Providers described having referral procedures in place at their institutions and also getting some referrals from community-based organizations. However, they also noted gaps and limitations in the referral process. Reasons cited for the suboptimal referral included doctors’ limited knowledge about HBOC risk factors and referral guidelines, primary care doctors’ not assessing or addressing family history of cancer, or patients’ low awareness and knowledge about HBOC and GRCA services. Providers’ limited knowledge about financial assistance programs also resulted in uninsured patients not being referred to GCRA under the assumption that they will not be able to cover the costs.
“The providers may not always guarantee that the testing will be covered. A lot of my patients are told that it’s not going to be covered when it actually is, so they are never referred to start”
Additionally, due to the difficulty of covering counseling, some patients get testing without prior counseling.
“These are all staged breast cancer patients who have already been identified as breast cancer patients and they had been recommended for testing and counseling. Sometimes they get the testing but they won’t get the counseling (because extra cost)”
Awareness, Education, and Language. Providers noted that one of the main barriers is the lack of awareness about genetic counseling and testing services in the Latino community. Limited awareness about the services is also exacerbated by language barriers, the limited availability of informational resources in Spanish, and low familiarity with genetics. “Latina women may think ‘how come am I going to go to the doctor if the doctor will not understand what I say or I will not understand what the doctor says’” (Geneticist)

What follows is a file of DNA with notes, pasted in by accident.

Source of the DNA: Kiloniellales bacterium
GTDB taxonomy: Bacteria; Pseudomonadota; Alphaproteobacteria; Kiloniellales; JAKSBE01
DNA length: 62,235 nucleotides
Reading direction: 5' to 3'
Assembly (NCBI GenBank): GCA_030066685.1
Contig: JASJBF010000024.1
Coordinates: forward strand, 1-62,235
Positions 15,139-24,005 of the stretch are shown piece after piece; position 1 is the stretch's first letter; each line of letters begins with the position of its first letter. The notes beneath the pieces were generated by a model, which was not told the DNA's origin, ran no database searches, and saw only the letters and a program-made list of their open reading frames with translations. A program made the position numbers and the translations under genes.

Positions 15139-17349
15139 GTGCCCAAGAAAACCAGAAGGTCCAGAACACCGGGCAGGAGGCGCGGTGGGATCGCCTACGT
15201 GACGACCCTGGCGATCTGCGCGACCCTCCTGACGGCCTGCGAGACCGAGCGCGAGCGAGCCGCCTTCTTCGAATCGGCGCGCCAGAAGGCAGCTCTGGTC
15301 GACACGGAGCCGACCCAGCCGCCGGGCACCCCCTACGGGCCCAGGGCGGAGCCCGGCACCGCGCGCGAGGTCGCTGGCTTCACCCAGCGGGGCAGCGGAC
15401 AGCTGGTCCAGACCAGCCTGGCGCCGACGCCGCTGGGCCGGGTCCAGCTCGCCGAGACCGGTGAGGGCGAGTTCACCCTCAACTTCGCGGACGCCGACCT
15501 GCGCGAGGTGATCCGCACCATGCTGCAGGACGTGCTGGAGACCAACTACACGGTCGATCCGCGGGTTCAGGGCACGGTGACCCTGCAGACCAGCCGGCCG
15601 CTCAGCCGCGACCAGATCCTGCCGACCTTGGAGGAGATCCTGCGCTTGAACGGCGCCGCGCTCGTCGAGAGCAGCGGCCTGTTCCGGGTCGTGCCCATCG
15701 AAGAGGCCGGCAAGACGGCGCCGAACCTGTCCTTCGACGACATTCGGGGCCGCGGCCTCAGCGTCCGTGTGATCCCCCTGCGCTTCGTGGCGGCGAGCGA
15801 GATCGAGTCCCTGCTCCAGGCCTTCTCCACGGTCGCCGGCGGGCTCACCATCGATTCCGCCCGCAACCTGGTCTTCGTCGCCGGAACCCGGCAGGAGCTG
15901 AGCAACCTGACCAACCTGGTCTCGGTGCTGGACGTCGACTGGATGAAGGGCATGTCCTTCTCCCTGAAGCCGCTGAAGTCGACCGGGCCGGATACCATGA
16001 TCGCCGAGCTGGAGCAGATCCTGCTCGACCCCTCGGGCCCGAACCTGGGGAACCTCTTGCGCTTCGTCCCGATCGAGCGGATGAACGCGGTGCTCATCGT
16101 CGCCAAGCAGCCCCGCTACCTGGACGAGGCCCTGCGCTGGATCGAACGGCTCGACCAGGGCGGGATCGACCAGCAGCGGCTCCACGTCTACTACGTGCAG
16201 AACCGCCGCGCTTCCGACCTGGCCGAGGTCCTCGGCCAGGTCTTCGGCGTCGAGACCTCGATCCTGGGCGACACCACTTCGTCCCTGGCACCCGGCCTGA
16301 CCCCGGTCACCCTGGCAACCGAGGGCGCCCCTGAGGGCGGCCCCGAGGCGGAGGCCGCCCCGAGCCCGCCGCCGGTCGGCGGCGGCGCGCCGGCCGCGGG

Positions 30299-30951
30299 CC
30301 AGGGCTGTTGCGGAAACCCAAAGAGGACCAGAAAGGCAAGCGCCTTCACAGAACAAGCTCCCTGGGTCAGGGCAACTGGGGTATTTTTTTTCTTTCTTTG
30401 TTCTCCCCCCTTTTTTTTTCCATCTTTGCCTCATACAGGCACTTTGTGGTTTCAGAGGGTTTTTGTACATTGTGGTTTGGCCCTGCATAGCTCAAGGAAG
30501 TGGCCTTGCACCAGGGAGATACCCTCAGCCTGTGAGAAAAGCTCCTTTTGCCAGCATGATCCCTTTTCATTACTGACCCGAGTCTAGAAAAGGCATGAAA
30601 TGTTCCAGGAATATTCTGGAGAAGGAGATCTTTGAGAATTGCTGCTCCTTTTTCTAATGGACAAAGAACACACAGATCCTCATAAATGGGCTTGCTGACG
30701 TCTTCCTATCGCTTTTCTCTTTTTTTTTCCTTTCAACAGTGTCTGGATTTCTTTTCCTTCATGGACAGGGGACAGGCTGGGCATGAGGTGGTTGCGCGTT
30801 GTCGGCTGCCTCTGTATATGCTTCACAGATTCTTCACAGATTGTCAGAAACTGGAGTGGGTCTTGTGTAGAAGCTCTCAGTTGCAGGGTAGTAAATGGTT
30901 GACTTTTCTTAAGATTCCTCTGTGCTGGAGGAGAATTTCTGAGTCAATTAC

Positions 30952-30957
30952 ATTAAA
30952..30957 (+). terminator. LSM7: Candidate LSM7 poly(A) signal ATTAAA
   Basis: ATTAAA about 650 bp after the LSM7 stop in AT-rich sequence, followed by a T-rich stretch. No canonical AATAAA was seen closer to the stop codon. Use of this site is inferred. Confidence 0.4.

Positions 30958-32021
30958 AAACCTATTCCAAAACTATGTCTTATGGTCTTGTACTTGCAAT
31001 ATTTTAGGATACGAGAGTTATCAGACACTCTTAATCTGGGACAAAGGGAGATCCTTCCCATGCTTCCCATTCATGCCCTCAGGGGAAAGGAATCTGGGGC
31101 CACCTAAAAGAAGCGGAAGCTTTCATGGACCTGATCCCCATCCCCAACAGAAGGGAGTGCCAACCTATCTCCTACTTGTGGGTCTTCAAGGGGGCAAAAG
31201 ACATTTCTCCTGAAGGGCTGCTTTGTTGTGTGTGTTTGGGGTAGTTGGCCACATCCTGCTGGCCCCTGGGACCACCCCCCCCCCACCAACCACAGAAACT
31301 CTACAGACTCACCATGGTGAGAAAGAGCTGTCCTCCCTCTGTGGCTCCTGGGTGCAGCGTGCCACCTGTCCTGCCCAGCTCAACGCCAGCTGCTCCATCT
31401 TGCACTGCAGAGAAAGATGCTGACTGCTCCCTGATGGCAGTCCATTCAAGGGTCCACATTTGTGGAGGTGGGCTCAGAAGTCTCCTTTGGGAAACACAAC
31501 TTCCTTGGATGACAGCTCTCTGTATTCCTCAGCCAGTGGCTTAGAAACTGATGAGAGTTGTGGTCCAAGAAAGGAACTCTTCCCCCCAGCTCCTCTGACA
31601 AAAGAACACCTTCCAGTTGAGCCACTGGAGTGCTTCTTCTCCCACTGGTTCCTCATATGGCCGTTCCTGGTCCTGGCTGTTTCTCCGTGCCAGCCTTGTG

included transportation, childcare, having appointments during business hours, and the subsequent difficulties getting off work. Providers mentioned strategies to address barriers such as offering telephone counseling, covering transportation costs, or trying to schedule multiple visits to the health care team on the same day.
“A lot of people work full time and have a lot of problems getting to the appointments during business hours, or have jobs where they can’t leave work or they would have to take time off, they can’t afford the day off or they employer won’t let them take the day off”
Emotions. Providers mentioned that HBOC can elicit emotions like fear, worry, and guilt which may hinder GCRA participation. Additionally, for newly diagnosed patients, participating in GCRA can feel overwhelming while they are in active treatment and processing emotionally the cancer diagnosis. “A lot of times it is kind of scary for all of them, especially the patients that aren’t breast cancer patients finding out whether or not you have this gene and then having to worry about children or other family members can be scary” (Navigator)
Spirituality. Providers noted that spirituality and faith is very important in the Latino community, as many believe that their health outcomes are “up to God”. Faith is often brought up as a source of strength. However, in some cases, spirituality may hinder participation in treatment. “I am not going to do the treatment because God is going to decide if I live or don’t live from this” (Psychologist/counselor)
Fatalistic beliefs. Providers also noted that for many women cancer is synonymous to death or that having cancer is inevitable or not under their control. “I have people that come in that are just convinced they are going to get cancer, like yeah, that is just the way it is. Everyone gets cancer; it is not if, it is when” (Genetic counselor)
Providers mentioned that some people are not ready to take action by undergoing testing, some people do not want to know if they are going to have cancer or not, or do not want to hear about management options.